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Tove Jansson – Sent i november

Title: Sent i November
Translated title: Moominvalley in November
Author: Tove Jansson
Year: 1970

The Moomins are famous worldwide and I should think most Swedes have read, heard or watched Tove Jansson’s creation. I’m no exception, but it wasn’t until the year before last I started reading the books as an adult (see review of Pappan och havet), and was stunned by the unique and fantastic language used to tell adoring stories, suitable for children and grown-ups alike. Sent i november is the second book I read and although it wasn’t as great as Pappan och havet, it was still very good.

The Moomins have left their valley for unknown reasons, but some of their friends and acquaintances don’t learn about that until they arrive, resulting in an odd assortment of characters living in the valley, sharing their sometimes wildly disparate memories of the Moomins. Hemulen is busy meddling in the affairs of others, Snufkin searches for a lost melody, Mymble is at ease and sarcastic, a Fillyjonk is torn between a wish to fill Moominmamma’s role and a fear of cleaning, Grandpa Grumble is obsessed with the Ancestor (who supposedly lived in the tile stove, but has taken refuge in a cupboard), and finally, Toft has left his home in Hemulen’s boat and is reads a book about microbiology, but misunderstands the text and a hideous monster begins to take shape, but is it really only in his mind?

I will skip directly to the two main arguments for reading Tove Jansson: imagination and language. The first one is quite easy to summarise, but difficult to pinpoint more exactly. The author was a master of creating small but wonderful ideas, and bringing them together into stories which aren’t complicated, but at the same time singularly intriguing. The second one, language, is easy to understand, at least for those of you who know Swedish. Here are two quotes I found brilliant, first a note Grandpa Grumble writes when he leaves his relatives:

“Nu går jag min väg och jag mår utmärkt. […] Jag har hört allt som ni har sagt i hundra år för jag är inte alls döv och jag vet att ni har festat i smyg hela tiden.” (page 44)

…and one about Mymble during a thunderstorm:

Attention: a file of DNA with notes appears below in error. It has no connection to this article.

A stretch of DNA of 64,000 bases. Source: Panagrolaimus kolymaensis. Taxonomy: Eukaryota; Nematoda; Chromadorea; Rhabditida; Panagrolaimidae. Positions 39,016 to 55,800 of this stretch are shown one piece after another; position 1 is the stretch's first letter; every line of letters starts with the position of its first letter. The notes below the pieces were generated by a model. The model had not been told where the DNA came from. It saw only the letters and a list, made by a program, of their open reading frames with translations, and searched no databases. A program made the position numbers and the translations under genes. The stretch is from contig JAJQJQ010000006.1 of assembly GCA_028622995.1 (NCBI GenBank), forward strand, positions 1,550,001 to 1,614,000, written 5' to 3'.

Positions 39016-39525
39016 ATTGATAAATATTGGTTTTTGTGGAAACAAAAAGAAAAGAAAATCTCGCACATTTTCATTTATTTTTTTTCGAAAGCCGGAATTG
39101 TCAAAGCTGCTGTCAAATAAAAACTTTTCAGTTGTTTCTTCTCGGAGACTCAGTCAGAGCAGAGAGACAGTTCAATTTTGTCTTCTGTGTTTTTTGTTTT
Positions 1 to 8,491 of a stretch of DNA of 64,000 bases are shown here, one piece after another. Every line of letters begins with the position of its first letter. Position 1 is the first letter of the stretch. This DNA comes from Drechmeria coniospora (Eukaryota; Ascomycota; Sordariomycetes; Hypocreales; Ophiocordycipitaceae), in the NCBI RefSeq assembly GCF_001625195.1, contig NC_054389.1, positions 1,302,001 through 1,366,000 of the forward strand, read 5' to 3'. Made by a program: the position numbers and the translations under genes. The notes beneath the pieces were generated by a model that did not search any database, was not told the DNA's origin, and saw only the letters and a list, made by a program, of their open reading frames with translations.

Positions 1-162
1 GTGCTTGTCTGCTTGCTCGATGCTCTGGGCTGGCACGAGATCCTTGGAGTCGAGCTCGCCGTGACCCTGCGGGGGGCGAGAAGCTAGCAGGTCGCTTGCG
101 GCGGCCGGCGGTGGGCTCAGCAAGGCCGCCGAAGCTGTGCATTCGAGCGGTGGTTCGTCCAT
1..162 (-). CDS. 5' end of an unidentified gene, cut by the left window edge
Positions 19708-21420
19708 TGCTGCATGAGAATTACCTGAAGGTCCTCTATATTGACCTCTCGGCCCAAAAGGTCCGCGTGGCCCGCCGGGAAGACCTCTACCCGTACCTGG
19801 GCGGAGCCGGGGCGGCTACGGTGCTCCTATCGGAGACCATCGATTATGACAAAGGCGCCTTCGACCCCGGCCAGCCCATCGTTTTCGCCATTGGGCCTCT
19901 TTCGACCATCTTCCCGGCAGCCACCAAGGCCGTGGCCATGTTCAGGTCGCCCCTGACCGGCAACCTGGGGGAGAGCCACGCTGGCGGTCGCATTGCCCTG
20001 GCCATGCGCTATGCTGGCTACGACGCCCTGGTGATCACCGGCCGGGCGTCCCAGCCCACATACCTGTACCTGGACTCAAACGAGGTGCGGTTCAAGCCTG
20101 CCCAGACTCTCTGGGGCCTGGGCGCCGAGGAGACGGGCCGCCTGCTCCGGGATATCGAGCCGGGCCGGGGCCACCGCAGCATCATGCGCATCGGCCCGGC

“Under det korta våldsamma ovädret blev Mymlan helt och hållet elektrisk. Hennes hår slog gnistor och varje litet fjun på hennes armar och ben ställde sig på ända och darrade. Nu är jag laddad av vildhet, tänkte hon. Jag skulle kunna göra vad som helst, men gör ingenting alls. Vad det är skönt att göra vad man har lust med. Hon rullade ihop sig på ejderdunstäcket och kände sig som en liten kulblixt, ett nystan av eld.” (page 91)

The last sentence in the second quote is probably the best sentence I’ve read in Swedish for a long, long time. Still, these are only a few examples, similar language abounds in this novel.

As if this weren’t enough, the characters themselves are a nice mixture of stereotypes and originality, giving them a feeling of representatives for human personalities, without losing a personal touch.

The only reason I won’t give this five snails is that it simply isn’t as brilliant as Moominpappan at sea. The story is a bit vaguer and not that interesting. Still, all other aspects are perfect and make me want to read more as quickly as possible. I will buy more of Tove Jansson’s books shortly, because these are the kind of books I want to be able re-read and lend to others whenever I want to.

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  1. Carin’s avatar

    Man får börja läsa mumin helt klart. Jag har bara sett det som tecknat när jag var ett litet knytt.. hehe. Ejderdunstäcket var ett bra ord, synd att man får in det i väldigt få meningar..
    Tycker det är lite dåligt att boken inte fick en femma för att den inte var lika bra som muminpappan och havet.. om du läst den här först och muminpappan och havet sen, hur hade betygsättningen sett ut då? :P


  2. Olle Linge’s avatar

    Ja, det borde du göra. Jag har både Sent i november och Pappan och havet här hemma och du får gärna låna om du vill. Vad gäller betygen tror jag inte att jag hade satt fem på den här om jag läst den först; den är helt enkelt inte lika lysande som Pappan och havet. Dock väldigt bra, båda förtjänar att bli lästa. :)